Measuring Self-Preferencing on Digital Platforms

56 Pages Posted: 30 Mar 2023 Last revised: 29 Feb 2024

See all articles by Lukas Jürgensmeier

Lukas Jürgensmeier

Goethe University Frankfurt

Bernd Skiera

Goethe University Frankfurt

Date Written: February 29, 2024


Digital platforms use recommendations to facilitate exchanges between platform actors, such as trade between buyers and sellers. Aiming to protect consumers and guarantee fair competition on platforms, legislators increasingly require that recommendations on market-dominating platforms be free from self-preferencing. That is, platforms that also act as sellers (e.g., Amazon) or information providers (e.g., Google) must not prefer their own offers over comparable third-party offers. Yet, successful enforcement of self-preferencing bans—to the potential benefit of consumers and third-party actors—requires defining and measuring self-preferencing across a platform. In the context of recommendations through search results, this research contributes by i) conceptualizing a “recommendation” as an offer’s level of search engine visibility across an entire platform (instead of its position in specific search queries, as in previous research); ii) discussing two tests for self-preferencing, and iii) implementing them in two empirical studies across three international Amazon marketplaces. Contrary to consumer expectations and emerging literature, our analysis finds almost no evidence for self-preferencing. A survey reveals that even if Amazon were proven to engage in self-preferencing, most consumers would not change their shopping behavior on the platform—highlighting Amazon’s significant market power and suggesting the need for robust protections for sellers and consumers.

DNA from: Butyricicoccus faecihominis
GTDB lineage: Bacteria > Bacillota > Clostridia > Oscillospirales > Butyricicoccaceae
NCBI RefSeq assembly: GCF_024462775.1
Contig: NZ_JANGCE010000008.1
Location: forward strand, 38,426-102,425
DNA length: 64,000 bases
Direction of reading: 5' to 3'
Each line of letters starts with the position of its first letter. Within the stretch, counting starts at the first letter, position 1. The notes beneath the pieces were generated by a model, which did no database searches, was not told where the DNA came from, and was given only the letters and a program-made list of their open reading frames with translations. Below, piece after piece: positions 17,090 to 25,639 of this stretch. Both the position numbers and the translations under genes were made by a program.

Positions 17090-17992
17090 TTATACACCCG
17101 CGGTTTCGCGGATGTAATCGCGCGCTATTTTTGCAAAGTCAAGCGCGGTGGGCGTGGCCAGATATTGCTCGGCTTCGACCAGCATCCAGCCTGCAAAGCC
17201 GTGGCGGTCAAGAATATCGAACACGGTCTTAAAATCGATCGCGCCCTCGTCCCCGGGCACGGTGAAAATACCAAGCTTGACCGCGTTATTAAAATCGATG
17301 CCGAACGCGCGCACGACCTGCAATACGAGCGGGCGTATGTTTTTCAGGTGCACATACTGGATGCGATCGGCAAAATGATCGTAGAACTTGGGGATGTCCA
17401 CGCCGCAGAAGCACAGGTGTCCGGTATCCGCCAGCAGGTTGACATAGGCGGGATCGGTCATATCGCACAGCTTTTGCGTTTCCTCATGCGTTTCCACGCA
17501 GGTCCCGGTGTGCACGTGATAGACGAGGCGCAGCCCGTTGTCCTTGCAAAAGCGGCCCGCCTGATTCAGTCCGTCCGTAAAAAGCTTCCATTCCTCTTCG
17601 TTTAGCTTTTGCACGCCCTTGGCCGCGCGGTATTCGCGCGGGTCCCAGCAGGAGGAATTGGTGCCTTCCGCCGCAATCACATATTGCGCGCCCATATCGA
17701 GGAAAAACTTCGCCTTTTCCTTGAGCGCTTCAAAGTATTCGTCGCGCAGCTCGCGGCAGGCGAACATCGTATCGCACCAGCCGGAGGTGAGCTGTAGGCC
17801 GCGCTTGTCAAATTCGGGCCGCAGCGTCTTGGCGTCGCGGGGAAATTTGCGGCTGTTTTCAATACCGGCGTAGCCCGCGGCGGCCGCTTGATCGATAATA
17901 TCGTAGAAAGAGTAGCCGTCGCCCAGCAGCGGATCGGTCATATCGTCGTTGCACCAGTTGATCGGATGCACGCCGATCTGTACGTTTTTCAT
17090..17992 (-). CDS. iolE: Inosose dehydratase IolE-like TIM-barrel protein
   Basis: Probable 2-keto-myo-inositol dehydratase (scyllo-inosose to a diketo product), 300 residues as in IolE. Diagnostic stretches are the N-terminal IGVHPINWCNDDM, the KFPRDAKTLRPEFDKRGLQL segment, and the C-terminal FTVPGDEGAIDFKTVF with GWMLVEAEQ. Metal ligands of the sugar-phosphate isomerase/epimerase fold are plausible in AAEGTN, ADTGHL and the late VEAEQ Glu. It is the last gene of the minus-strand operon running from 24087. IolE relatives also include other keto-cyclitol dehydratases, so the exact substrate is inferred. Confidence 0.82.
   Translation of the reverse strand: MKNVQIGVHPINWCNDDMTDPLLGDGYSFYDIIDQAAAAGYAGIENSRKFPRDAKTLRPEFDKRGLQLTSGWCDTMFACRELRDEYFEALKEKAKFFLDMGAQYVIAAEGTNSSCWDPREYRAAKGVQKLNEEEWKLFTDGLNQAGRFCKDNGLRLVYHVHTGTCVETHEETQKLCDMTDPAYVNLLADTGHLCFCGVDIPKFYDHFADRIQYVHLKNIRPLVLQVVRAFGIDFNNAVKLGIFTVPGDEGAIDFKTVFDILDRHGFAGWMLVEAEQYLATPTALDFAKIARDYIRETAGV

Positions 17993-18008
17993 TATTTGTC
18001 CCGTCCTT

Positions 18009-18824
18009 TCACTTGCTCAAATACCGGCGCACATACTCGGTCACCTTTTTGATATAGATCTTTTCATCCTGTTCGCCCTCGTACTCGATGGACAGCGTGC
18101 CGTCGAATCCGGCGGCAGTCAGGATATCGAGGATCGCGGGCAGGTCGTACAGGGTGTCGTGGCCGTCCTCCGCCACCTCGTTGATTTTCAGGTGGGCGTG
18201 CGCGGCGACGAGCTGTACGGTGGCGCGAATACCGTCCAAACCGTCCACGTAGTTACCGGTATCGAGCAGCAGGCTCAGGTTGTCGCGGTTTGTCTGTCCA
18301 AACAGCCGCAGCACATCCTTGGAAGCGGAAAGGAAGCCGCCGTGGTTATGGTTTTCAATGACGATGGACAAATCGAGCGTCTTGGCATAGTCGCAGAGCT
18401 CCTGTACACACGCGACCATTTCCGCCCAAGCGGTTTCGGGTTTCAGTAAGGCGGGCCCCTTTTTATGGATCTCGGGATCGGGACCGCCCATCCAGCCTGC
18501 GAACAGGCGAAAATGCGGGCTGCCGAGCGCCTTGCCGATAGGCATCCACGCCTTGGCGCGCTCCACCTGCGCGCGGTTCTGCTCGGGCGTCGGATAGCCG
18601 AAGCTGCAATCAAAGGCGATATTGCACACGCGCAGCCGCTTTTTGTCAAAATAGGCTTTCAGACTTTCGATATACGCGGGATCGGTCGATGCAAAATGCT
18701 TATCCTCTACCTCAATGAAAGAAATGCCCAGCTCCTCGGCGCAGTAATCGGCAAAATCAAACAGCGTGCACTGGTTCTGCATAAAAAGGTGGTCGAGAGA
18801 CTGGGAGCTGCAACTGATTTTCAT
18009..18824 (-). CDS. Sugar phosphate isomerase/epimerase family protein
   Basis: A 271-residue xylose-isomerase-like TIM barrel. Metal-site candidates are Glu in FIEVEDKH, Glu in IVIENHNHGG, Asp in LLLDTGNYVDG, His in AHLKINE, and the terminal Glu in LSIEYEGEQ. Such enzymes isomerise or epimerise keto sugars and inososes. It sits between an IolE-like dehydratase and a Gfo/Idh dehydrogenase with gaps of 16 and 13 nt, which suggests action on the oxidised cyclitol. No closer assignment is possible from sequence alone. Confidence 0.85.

Keywords: Digital Platforms, Amazon, Competition, Antitrust, Search Engines, Digital Markets Act, American Innovation and Choice Online Act.

JEL Classification: D47, D18, D12, D83, D40, L81, L86, L13, K21, M31, M21

Suggested Citation

Jürgensmeier, Lukas and Skiera, Bernd, Measuring Self-Preferencing on Digital Platforms (February 29, 2024). Available at SSRN: or

Lukas Jürgensmeier (Contact Author)

Goethe University Frankfurt ( email )

Theodor-W.-Adorno Platz 4
Frankfurt am Main, 60323

Bernd Skiera

Goethe University Frankfurt ( email )

Theodor-W.-Adorno-Platz 4
Frankfurt, 60323
+49 69 798 34640 (Phone)
+49 69 798 35001 (Fax)


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